Social innovation reflects what innovation should be delivering today in many companies and sectors. It is built on a wide variety of projects that answer a wide variety of needs, and a need to share ideas and tools to answer those needs in the most efficient way. It does look like a bottom-up innovation wave paving the way to strategic changes, and that’s the whole point. By showing how complex but necessary those initiatives are, social innovation highlights the critical need to learn from others in order to build for others, which is the social change that will help build societies better connected to their virtual and physical environment, inclined to change because they know why they have to and create the tools to do so.

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Open innovation vs. governance: the API equation to business agility

API.001-001“Open innovation”: trying to use external developers with internal APIs to develop new services and new business, the intent is definitely here. But the API model is clearly going in a bottom-up direction against the existing top down investment/resources/organisational complexity/technological constraints that each company necessarily imbed in all initiative they drive, even if they do want to change to real open innovation. Here comes a first buzz word: transformation. Transforming towards a hybrid organisational model where each link on the value chain is impacted by external developers via a set of APIs, creating a co-development eco-system that generates benefits to all. This is the view taken by 3scale, suggesting on that article that open innovation impacts organisations in the inside to make them grow along with co-innovation with the outside. They hence propose tools and services that enables companies to create product in time and in line with exact customer needs.

Some companies are curious. They want to know what it looks like, meaning they want to perform tests and trials, see where it gets, how they can create disruptive yet financially acceptable business models around. The big deal is about defining those services that will serve their interest: a selective approach to use APIs and open innovation in pre-defined product strategy. Orange, for instance, have used API to specifically develop a social TV applications that “enhance content value, promote programmes and embrace new behaviours, which generates customer loyalty”. In that context, it is interesting to note the recent discussions with Microsoft to sell part of Dailymotion to the US giant. Other companies and organisations select applications developed by external players using their APIs via creative challenges, as AXA bank and insurance company in France and even the GSMA.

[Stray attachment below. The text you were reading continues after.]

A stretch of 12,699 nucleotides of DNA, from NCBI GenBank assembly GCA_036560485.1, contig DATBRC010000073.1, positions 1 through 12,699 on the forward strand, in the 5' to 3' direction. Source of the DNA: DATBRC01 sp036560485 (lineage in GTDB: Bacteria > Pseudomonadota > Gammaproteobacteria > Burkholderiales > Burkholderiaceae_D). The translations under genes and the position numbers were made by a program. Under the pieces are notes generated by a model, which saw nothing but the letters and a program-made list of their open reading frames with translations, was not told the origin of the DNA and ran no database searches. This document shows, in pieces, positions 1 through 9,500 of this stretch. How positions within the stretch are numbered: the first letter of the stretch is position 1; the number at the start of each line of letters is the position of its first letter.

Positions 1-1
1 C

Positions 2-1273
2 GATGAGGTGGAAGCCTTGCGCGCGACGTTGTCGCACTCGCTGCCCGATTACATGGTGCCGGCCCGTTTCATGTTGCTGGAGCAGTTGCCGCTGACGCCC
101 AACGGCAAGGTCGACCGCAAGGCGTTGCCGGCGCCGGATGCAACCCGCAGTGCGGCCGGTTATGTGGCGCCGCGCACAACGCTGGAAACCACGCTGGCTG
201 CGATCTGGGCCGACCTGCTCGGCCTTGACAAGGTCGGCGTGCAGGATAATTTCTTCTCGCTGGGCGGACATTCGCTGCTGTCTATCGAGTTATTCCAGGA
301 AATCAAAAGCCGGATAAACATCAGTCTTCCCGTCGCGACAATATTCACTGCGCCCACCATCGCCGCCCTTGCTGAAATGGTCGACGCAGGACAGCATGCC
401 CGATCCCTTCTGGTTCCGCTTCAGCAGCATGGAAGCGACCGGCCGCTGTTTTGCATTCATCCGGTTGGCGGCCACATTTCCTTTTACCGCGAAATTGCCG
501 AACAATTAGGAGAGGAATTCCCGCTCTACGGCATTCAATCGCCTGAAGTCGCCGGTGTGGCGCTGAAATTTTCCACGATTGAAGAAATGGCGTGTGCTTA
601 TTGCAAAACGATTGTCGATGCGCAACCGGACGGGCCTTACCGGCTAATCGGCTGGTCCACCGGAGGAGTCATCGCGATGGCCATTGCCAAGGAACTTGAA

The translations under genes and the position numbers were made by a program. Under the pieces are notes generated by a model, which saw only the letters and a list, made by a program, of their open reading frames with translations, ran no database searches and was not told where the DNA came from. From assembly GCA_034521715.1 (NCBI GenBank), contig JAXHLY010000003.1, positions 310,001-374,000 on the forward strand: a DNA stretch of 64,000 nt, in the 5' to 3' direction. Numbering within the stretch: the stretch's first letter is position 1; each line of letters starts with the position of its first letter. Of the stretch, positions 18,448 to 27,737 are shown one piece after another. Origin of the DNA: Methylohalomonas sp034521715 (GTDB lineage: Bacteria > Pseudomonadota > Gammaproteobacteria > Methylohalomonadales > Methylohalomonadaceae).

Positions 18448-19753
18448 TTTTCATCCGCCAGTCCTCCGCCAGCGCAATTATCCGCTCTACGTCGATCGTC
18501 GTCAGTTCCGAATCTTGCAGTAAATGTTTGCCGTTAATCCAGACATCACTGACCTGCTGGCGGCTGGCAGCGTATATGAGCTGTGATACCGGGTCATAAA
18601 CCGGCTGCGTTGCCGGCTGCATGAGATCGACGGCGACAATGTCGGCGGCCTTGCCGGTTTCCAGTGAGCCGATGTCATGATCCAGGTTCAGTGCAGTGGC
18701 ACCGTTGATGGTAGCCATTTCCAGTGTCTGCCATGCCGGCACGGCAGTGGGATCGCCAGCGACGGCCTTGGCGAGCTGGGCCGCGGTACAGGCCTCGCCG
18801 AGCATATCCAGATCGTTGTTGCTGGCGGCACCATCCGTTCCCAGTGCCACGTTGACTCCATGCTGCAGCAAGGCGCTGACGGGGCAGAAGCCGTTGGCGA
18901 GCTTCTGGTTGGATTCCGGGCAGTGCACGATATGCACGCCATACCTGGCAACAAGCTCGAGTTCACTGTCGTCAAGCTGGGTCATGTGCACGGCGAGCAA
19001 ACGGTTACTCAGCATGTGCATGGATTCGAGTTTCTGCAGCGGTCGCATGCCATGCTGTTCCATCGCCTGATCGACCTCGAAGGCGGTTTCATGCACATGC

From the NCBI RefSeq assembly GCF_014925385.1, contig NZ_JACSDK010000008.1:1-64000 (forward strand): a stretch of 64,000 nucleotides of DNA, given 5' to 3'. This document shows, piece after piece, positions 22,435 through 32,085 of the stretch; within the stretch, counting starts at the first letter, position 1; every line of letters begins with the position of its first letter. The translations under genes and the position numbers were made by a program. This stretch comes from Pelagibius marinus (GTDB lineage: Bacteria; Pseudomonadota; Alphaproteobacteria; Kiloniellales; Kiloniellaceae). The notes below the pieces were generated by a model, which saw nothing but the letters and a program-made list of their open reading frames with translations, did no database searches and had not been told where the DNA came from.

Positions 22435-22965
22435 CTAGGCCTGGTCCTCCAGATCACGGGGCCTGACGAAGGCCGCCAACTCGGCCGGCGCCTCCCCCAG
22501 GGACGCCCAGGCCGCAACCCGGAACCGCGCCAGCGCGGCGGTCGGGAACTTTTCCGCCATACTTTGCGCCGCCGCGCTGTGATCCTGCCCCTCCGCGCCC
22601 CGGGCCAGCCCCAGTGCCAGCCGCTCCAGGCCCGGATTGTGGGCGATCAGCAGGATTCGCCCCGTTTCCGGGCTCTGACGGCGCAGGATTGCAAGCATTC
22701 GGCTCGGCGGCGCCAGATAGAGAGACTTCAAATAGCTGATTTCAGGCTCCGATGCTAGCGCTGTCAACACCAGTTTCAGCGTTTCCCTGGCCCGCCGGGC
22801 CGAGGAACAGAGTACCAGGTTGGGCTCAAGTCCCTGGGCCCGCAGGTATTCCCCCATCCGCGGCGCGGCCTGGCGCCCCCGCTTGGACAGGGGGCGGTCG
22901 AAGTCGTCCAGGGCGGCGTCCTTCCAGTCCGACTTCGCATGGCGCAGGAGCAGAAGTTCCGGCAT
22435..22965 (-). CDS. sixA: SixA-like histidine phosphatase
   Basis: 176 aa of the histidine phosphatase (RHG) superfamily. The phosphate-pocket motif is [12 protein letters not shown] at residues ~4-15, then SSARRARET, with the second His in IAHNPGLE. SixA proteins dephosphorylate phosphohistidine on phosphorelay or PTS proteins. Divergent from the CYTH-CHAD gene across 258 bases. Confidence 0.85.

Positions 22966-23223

Andy Thurai, from Intel, explains in this article that the best way companies can use APIs and external developers is to provide “enterprise grade APIs”, together with the underlying security, governance, product lifecycle management to both external and internal developers to initiate a virtuous innovation circle and provide everyone with a chance to add value without losing control over sensitive data and assets. This is the very equation business scientists (meaning those able to turn big data and APIs into business strategy) have to equilibrate, as usage, time to market and competition is increased by the API power. That power is obviously driven by the developers community companies can manage on top of controlling the API made available for open innovation, as suggested here by Mashery. It is not about losing control, it is about driving it with more “horses” in the correct direction. Atchison Frazer reminds in this article that an API strategy has to be created with the appropriate security policy: “API managers must consider how much API governance can be automated to reduce potential for coding errors. On the flip side, security issues related to governance policies, date protection, compliance adherence all need mitigation to achieve optimal business agility”.

Here is the last buzzword: business agility. As this article from Innovation Excellence reminds, “API not only accelerate innovation endeavour, they generate new revenue streams, strengthen your marketing campaigns, and extend your reach in distributed business models”. They act as an additional “lego” in the companies’ DNA, unlocking innovation potential. And as ReadWrite points out, the mobility side of API is being identified as the “spur to innovation” multiple mobile screens have to offer to millions of users in the entire world. In this API-ecosystem, it is suddenly not only companies’ responsibility to foster innovation. Developers, users, behaviours, economic trends that influence all of them as they would influence a market, it all comes and drives companies from the inside with the right API strategy. Isn’t this the definition of an agile business?

Posted in IT Innovation, Market Roadmap